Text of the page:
Disclaimer: I received a FREE copy of this product through the HOMESCHOOL REVIEW CREW in exchange for my honest review. I was not required to write a positive review, nor was I compensated in any other way.
There are lots of curriculum supplements out there, especially for things like math facts and spelling words, and they have varying degrees of “fun.” For the past few weeks, Grasshopper has been working with Math Shed and Spelling Shed, and having a good time with both. Today, I’m going to talk briefly about both programs and what we thought of them.
The first thing to know about these programs is that they work in sync. What I mean by this is that it’s the same website for both; when you log in to one, you’re logged in to the other as well. When I got the information to sign us up, I logged into the teacher portal and signed my son up for the program. (Initially, I signed up Dragonfly, too, but it turned out to be way too advanced for him.) I was given the option to sign him up using his real name or a nickname, and then they emailed me a username and password for his account. From then on, we just signed into his account.
Math Shed has five options on the main screen to choose from, and it’s presented in a fun, space theme. In each The choices are: Number Bonds (these were called “fact families” when I was a kid); Times Tables; Powers of 10; Add & Subtract; and More…
Each selection is represented by a planet, and to work in the program, you simply choose the one you want your child to practice. In each category, a random smattering of problems are displayed, and the child has to answer them. In all the games, it’s “answer as many as you can in one minute.” For each correct answer, children are awarded a “honeypot,” which is the currency of the game. They can use those honeypots to “buy” upgrades for their avatar. Grasshopper loved earning the honeypots and changing his character out often!
We spent most of our time in the Addition and Subtraction section. (When he has learned his times tables and just needs more practice, we will switch to that section.) After you choose which area you want your child to practice, there’s a pop up that has you choose which area of addition or subtraction you want them to practice. As you can see from the screenshot to the right, the options are “10s,” “20s,” “100s,” “2 digits,” “3 digits,” or “4 digits.” Next to each category, you can see a +, a -, and a +/- button. This allows you to choose what types of problems show up – all adding, all subtracting, or a mix. Once you make that selection, the pop up changes, and you see options for “easy,” “medium,” or “hard.” When you choose “easy,” the child is given three choices for each problem. On “medium,” there are six choices, and on “hard,” there’s a calculator-type image in which the child must type the answer.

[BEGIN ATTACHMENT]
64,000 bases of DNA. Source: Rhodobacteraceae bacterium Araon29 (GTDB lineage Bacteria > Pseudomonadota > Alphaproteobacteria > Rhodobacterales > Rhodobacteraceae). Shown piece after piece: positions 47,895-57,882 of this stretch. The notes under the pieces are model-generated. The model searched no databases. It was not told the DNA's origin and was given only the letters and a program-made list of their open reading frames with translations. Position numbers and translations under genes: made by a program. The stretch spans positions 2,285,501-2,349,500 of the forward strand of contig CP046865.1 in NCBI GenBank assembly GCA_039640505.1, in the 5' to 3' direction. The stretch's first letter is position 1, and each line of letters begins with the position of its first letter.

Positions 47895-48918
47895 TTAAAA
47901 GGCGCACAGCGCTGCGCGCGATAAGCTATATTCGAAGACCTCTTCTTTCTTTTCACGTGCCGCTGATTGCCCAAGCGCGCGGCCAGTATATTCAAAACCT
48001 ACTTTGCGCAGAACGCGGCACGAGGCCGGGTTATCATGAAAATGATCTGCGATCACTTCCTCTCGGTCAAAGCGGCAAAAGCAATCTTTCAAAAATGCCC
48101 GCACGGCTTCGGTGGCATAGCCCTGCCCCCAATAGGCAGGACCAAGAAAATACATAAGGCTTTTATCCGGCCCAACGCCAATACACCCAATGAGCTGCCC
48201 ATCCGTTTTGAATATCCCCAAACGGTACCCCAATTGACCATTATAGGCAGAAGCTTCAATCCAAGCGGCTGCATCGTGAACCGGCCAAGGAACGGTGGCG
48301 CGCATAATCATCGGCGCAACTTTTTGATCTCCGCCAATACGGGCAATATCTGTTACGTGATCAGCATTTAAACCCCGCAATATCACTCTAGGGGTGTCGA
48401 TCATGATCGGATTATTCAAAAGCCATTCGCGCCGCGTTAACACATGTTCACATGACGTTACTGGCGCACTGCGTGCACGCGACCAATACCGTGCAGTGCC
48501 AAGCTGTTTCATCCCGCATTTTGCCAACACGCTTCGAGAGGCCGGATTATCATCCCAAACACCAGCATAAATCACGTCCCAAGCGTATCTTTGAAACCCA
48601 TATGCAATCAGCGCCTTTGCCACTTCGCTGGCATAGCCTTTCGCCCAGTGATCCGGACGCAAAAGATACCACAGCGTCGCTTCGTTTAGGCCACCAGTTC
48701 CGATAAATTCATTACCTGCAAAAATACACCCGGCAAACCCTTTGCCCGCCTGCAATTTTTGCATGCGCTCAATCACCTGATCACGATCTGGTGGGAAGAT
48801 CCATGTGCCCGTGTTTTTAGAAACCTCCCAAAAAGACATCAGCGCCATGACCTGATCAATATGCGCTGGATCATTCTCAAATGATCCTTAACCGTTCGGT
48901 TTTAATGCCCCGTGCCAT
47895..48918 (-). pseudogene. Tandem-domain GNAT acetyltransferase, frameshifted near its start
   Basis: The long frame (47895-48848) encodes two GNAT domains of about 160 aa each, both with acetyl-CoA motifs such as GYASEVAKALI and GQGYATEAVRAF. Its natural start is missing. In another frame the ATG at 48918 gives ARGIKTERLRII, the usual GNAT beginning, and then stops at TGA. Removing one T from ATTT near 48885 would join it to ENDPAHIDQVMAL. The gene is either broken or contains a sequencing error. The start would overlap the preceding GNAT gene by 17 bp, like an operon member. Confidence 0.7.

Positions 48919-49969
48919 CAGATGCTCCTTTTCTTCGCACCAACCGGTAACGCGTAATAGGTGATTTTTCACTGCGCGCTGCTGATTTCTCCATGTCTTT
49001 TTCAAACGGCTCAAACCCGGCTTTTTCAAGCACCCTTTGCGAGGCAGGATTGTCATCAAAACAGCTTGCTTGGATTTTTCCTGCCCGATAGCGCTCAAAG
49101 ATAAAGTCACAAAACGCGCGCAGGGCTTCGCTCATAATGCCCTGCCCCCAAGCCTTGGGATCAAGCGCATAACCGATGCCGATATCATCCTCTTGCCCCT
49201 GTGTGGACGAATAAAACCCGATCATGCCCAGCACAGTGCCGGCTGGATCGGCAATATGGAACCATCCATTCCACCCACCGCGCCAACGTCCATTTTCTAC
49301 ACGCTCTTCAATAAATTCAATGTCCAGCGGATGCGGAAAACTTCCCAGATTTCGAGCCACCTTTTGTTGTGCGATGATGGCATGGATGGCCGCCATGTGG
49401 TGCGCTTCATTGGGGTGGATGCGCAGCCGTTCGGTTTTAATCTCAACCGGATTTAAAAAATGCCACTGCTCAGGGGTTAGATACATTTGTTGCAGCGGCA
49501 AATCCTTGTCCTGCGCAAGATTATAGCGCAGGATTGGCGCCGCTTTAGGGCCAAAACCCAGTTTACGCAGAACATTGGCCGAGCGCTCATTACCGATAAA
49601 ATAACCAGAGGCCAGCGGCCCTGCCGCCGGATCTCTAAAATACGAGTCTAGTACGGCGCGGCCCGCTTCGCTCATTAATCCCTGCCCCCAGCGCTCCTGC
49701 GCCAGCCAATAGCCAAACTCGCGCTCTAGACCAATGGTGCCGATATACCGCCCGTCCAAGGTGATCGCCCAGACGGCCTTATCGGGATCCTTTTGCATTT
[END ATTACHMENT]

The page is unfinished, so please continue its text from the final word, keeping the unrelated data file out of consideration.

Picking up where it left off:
Spelling Shed is a beehive theme, and when you first log in there are options for “Stage 1 & 2,” “Stage 3,” “Stage 4 & 5,” and “More Lists.” Because Grasshopper is a bit slow in reading and words, we kept to Stage 1 & 2, which was plenty difficult for him.
When you select a stage, there’s a pop up very similar to the one you get in Math Shed. In Spelling Shed, the options are “Play,” “Create Hive,” and “Bonus Games.” When you choose the option you want, there are then four choices of difficulty: easy, medium, hard, and extreme. We stuck with easy for my son. The “Create Hive” option isn’t one that we found very useful. I think it would pretty cool if you had friends who were also using the program, because it’s a way to make a kind of study group in which kids can play the game together and challenge one another.
In the game (the “play” option), students are given a word, which can be seen on the screen and is also read aloud by a narrator (a woman with a very pleasant voice) in the program. They can study the word, and then click “go,” at which point they must spell the word using the letters given. It’s a lot like a word scramble, to be honest. Points are awarded based on the speed with which the word is spelled correctly, and later words are worth more points than earlier ones (though they’re not necessarily harder). At the end of the round, which is ten words, students are awarded one honeypot for each correctly spelled word. When you choose an alternate difficulty, there are more letters to choose from; at the “Extreme” level, words are simply spoken (not shown on the screen) and students type them out on a qwerty keyboard.
There are two Bonus Games in Spelling Shed. Bee Keeper is essentially Hangman, and Missing Word is “choose the correct spelling.” We didn’t spend too much time in those because on the few occasions that we did, Grasshopper got frustrated at his lack of success.
Math Shed and Spelling Shed are pretty good programs for supplementing what your child is learning. They wouldn’t be good for teaching, but they’re not designed for that. If you have a child who is super into technology (rather than books or worksheets), this would be a really good program. It gives you the “flashcard” method in a really fun way.
Other members of the Homeschool Review Crew are discussing their experiences with Math Shed and Spelling Shed this week, so make sure to click through and read about their experiences too.